• Some bias might remain after weighting adjustments, given the exclusion of women with no Internet access and the self-selection processes for entry into the panel and participation in the survey. Estimates might be biased if the selection processes for entry into the Internet panel and a woman's decision to participate in this particular survey were related to receipt of vaccination.
  • All vaccination results are based on self-report and not validated by medical record review. Estimates from Internet panel surveys may not be directly comparable to estimates from population-based surveys because of the difference in sampling between the surveys. However,
    • The estimates of flu vaccination coverage among women pregnant anytime during October 2010-January 2011 from the same 21 states in both PRAMS and the Internet panel survey were similar (45.6% vs. 44.9%) (17).
    • Compared to the estimates from the BRFSS,  flu vaccination coverage estimates among pregnant women from the Internet panel survey were similar for the 2010-11 flu season (43.9%  from the Internet panel survey vs. 39.7% from  BRFSS), 2011-12 flu season (43.2% vs. 39.0%), and in 2014-15 flu season (50.3% vs. 48.7%), but higher in the 2012-13 flu season (50.5% vs. 39.9%), and the 2013-14 flu season (52.2% vs. 46.4%). (CDC, unpublished data).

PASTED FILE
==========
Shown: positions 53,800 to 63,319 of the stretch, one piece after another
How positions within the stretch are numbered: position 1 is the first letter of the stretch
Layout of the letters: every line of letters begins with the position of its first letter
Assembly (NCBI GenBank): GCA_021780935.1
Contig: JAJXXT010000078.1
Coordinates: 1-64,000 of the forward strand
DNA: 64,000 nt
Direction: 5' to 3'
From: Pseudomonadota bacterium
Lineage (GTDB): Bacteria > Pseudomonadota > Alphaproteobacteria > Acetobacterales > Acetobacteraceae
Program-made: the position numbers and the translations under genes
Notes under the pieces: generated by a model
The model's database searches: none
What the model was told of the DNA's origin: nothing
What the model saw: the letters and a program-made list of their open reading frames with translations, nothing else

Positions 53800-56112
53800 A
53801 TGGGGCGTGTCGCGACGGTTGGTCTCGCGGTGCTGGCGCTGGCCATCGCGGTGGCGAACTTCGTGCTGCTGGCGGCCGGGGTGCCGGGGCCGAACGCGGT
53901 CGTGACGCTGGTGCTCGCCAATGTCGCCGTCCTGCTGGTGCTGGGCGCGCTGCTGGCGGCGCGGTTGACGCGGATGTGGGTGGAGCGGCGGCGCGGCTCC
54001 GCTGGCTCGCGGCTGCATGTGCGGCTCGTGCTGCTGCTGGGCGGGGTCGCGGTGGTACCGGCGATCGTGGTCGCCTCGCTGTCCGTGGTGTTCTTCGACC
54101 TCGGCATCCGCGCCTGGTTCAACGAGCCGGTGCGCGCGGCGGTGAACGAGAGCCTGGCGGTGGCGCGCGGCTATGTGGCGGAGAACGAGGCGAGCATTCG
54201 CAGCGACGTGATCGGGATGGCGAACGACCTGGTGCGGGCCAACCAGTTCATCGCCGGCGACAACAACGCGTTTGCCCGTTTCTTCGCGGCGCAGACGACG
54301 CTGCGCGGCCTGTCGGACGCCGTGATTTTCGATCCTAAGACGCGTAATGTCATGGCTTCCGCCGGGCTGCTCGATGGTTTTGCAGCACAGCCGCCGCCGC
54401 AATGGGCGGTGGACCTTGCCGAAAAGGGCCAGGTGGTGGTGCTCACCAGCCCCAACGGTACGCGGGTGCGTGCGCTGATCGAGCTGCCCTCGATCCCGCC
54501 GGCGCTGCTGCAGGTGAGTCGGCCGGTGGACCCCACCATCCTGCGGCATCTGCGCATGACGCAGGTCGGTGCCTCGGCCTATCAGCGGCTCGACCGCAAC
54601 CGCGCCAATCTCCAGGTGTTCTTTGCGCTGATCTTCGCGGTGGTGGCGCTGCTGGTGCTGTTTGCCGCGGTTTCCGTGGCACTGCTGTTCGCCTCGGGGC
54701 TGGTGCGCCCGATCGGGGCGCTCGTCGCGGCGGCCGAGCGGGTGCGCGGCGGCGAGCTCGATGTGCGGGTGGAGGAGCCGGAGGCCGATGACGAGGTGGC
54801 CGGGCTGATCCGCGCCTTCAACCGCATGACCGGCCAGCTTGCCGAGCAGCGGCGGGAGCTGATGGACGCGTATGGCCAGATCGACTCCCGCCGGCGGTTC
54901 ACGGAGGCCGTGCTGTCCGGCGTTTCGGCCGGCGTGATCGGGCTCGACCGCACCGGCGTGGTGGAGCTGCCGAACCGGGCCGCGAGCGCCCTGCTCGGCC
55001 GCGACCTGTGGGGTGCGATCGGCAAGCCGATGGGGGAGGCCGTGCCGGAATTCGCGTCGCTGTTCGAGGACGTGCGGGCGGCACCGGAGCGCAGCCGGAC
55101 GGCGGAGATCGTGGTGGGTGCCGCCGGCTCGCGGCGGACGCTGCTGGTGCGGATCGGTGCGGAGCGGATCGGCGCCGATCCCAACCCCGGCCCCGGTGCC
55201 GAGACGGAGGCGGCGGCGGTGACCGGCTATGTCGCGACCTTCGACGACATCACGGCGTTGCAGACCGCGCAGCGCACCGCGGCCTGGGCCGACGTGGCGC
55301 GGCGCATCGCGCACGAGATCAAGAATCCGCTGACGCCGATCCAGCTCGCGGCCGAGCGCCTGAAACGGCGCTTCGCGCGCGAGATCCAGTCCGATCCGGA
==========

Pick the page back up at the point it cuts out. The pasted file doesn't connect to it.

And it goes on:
Despite these limitations, Internet panel surveys are a useful surveillance tool for timely early season and post season evaluation of flu vaccination coverage and knowledge, attitude, practice, and barrier data.

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AUTHORS: Helen Ding, MD, MSPH1; Carla L. Black, PhD2; Sarah W. Ball, ScD3;  Sara M.A. Donahue, DrPH, MPH3; Rebecca Fink, MPH3; Carolyn B. Bridges, MD2 ; Katherine E. Kahn, MPH4 ; Peng-Jun Lu, MD, PhD2;  Walter W. Williams, MD, MPH2; Denise J. Jamieson, MD, MPH5

1Eagle Medical Services, LLC, San Antonio, TX;
2Immunization Services Division, National Center for Immunization and Respiratory Disease, CDC.
3Abt Associates Inc., Cambridge, MA;
4Leidos, Atlanta, GA;
5Division of Reproductive Health, National Center for Chronic Disease Prevention and Health Promotion, CDC.

Related Links

Acknowledgement

Alissa O’Halloran, Leidos; Deborah K Walker, Abt Associates; Charles DiSogra, Rebecca Devlin, MA, Abt SRBI.

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References/Resources

  1. CDC. Prevention and control of influenza with vaccines: recommendations of the Advisory Committee on Immunization Practices (ACIP), United States, 2013–14. MMWR Recomm Rep 2013;62(No. RR-07):1–43.